13. At no time after April 30, 1957 did the officers of Gillmors deposit in trust as required by 26 U.S.C.A. §§ 6302, 6656 and 7501 and Federal Tax Regulations §§ 31.6302(c)(1) and 301.6656-1, the withholding taxes collected from the employees during April and May, 1957. After payment on the April 30, 1957 check to the order of the District Director of Internal Revenue was stopped by Muller, other creditors, including employees, were paid by Gillmors. Income and FICA taxes withheld from the wages of Gillmors' employees for the month of April, 1957 amounted to $5,649.50, and for the month of May, 1957, $7,378.30, totalling $13,027.80. Such taxes together with the income taxes and FICA taxes withheld from the wages of the employees of Gillmors, aggregating $23,864.14 for the first quarter of 1957, totalling $36,891.94, were not paid to the Government.
14. No evidence was adduced to prove the amount of withholding taxes which were due and payable for the month of June, 1957.
15. The Government's second quarter assessment for income and FICA taxes against Gillmors in the amount of $23,864.14 was arbitrary and based upon the undisputed amount of taxes due for the first quarter of 1957.
Pertinent Procedure Regarding the Assessment of the Penalty against Muller, Sherwood and Casanova
16. In October of 1959 the District Director of Internal Revenue mailed the customary 10-day letters to Muller, Casanova and Sherwood notifying each of them, among other things, of the 100% penalty proposed to be assessed against them with respect to said withholding taxes in the sum of $62,049.15.
17. On December 20, 1960 the District Director of Internal Revenue delivered to Muller and Sherwood a letter notifying them of proposed assessments of a 100% penalty and granting them 30 days within which to protest.
18. On December 21, 1960 the District Director of Internal Revenue delivered a letter to Casanova enclosing a copy of a report of a conference held on November 10, 1959 with him and advising him of the proposed assessment and granting him 30 days within which to protest.
19. Subsequently, Muller, Sherwood and Casanova filed a protest to the 30-day letter and requested a conference with the Appellate Division of the Regional Commissioner's Office.
20. After a conference on February 1, 1961, at the Collection Division Level, Muller, Casanova and Sherwood received on February 8, 1961 a letter from the District Director of Internal Revenue stating that if they did not agree with the proposed assessment they had the right within 30 days from the date thereof in which to file a protest and that if no written protest was filed within 30 days the District Director would proceed with the assessment of the penalty and issue a bill for the amount due.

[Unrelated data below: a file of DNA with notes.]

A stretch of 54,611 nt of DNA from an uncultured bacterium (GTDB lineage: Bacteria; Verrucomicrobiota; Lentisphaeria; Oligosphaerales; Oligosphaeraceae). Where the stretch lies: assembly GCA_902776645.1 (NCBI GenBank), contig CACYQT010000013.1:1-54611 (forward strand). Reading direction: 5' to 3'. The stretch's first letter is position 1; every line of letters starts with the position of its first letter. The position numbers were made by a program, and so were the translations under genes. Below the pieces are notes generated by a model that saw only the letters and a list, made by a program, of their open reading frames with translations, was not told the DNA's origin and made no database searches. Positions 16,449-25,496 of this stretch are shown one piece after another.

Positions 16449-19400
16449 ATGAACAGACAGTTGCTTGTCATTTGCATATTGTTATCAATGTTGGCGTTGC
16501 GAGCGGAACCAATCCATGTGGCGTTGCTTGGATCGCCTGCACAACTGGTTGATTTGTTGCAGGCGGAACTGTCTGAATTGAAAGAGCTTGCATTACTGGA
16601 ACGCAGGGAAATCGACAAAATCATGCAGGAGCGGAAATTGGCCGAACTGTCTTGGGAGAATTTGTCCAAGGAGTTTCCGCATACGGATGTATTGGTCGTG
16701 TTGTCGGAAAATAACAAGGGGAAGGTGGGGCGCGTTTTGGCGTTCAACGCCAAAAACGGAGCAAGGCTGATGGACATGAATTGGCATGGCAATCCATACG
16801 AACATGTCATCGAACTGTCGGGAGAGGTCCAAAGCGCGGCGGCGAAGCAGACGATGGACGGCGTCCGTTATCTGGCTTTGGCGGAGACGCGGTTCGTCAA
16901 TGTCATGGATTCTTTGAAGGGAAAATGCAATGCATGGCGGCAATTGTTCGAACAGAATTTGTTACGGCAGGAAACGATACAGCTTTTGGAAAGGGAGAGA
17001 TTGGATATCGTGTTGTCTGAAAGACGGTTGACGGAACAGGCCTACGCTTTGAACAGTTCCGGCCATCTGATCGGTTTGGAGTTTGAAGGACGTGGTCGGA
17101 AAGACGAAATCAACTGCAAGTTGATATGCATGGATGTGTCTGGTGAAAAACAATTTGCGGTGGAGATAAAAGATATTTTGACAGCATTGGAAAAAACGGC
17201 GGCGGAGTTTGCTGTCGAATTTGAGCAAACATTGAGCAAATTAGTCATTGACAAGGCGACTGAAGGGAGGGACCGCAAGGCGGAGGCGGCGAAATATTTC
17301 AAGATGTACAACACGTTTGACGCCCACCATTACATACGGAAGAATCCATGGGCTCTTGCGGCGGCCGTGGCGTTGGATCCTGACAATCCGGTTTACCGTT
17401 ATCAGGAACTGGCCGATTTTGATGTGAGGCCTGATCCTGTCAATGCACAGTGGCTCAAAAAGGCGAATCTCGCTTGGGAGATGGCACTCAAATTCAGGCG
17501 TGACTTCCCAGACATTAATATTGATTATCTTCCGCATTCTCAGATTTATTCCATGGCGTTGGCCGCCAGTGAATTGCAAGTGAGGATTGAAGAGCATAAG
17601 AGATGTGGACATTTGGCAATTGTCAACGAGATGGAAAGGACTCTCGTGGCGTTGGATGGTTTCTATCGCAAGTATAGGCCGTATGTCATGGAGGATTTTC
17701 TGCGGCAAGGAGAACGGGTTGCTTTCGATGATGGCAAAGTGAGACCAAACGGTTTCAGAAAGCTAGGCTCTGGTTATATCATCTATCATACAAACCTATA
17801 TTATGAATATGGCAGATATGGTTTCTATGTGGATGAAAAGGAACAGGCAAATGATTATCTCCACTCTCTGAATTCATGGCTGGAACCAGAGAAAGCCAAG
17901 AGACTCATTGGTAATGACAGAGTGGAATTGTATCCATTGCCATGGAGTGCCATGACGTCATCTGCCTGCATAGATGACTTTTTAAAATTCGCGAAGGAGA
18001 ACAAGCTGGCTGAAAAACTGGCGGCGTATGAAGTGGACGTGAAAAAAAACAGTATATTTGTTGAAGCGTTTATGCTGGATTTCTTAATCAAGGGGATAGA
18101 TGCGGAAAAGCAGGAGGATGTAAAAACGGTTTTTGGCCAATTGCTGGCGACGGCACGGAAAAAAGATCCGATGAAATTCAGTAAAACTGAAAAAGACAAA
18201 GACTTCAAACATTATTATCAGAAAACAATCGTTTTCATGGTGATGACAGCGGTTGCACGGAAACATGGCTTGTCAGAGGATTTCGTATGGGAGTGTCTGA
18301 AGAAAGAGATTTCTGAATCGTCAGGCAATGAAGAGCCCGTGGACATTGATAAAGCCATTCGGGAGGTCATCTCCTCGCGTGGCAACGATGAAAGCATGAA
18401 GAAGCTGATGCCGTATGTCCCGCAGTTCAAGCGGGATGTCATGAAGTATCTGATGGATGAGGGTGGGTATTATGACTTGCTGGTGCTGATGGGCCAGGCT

21. On March 3, 1961 the District Director of Internal Revenue made a penalty assessment against Muller, Casanova and Sherwood jointly pursuant to Sections 6671 and 6672 of the Internal Revenue Code of 1954 in the amount of $62,047.92 and at the same time made a written demand for payment thereof.
22. Subsequent to the assessment, the taxpayers' delinquent accounts were forwarded to the Glen Cove office of the Internal Revenue Service for collection.
23. On March 7, 1961 letters (the L-24 letters) were forwarded and received by Muller, Casanova and Sherwood notifying them that previous written demands upon them for payment of the Federal tax liability therein shown remained unpaid and that Federal tax liens and seizure of the taxpayers' property were authorized by the Internal Revenue Code to satisfy payment thereof.
24. After subsequent conferences between Muller, Sherwood and Casanova and the Appellate Division of the Regional Commissioner's Office, the latter abated $20,682.64 of said assessment, representing the third quarter withholding taxes for 1957.
25. Thereafter Sherwood brought an action for a refund and to quiet title to beneficiary payments of a trust, to which the Government counterclaimed for the 100% penalty assessment. Subsequently an action was instituted by the Government against Muller and Casanova to collect the 100% penalty assessment, and the two cases were consolidated on October 9, 1963.
Conclusions of Law
1. This Court has jurisdiction over this action by virtue of 28 U.S.C.A. §§ 1340 and 1346(a)(1).
2. The taxpayers had the burden of proving that the Commissioner's assessment was erroneous. Horwitz v. United States, 2 Cir. 1965, 339 F.2d 877; United States v. Lease, 2 Cir. 1965, 346 F.2d 696; see also United States v. Molitor, 9 Cir. 1964, 337 F.2d 917.
3. Muller, as president and chief executive officer of Gillmors, was a "person required to collect, truthfully account for, and pay over" withheld income and FICA taxes within the meaning of Section 6672 of the Internal Revenue Code of 1954. However, Muller being incapacitated by illness on and after June 7, 1957 to the date of his discharge on July 3, 1957, during which time William S. Gillmor acted in his place and stead, was not under a duty "to collect, truthfully account for, and pay over" withheld income and FICA taxes within the meaning of Section 6672 of the Internal Revenue Code of 1954 for said period. Even if he was under such duty, his failure during said period to make the required payment of taxes to the Government was not willful.
4. Muller's failure to cause payment to the United States of income and FICA taxes for the first quarter of 1957 in the amount of $23,864.14 was willful within the meaning of Section 6672 of the Internal Revenue Code of 1954.
5. Muller's failure to deposit in trust as required by 26 U.S.C.A. §§ 6302, 6656 and 7501 and Federal Tax Regulations §§ 31.6302(c)(1) and 301.6656-1 of the income and FICA taxes collected from Gillmors' employees during the months of April and May, 1957, was willful within the meaning of Section 6672 of the Internal Revenue Code of 1954.
6. Sherwood was not a person who was under a duty "to collect, truthfully account for, and pay over" withheld income and FICA taxes within the meaning of Section 6672 of the Internal Revenue Code of 1954. Not having the authority or the capacity to make decisions as to what creditors and what taxes should be paid, his failure to make payment to the Government or to deposit in trust the income and FICA taxes collected from Gillmors' employees during the first and second quarters of 1957, was not willful.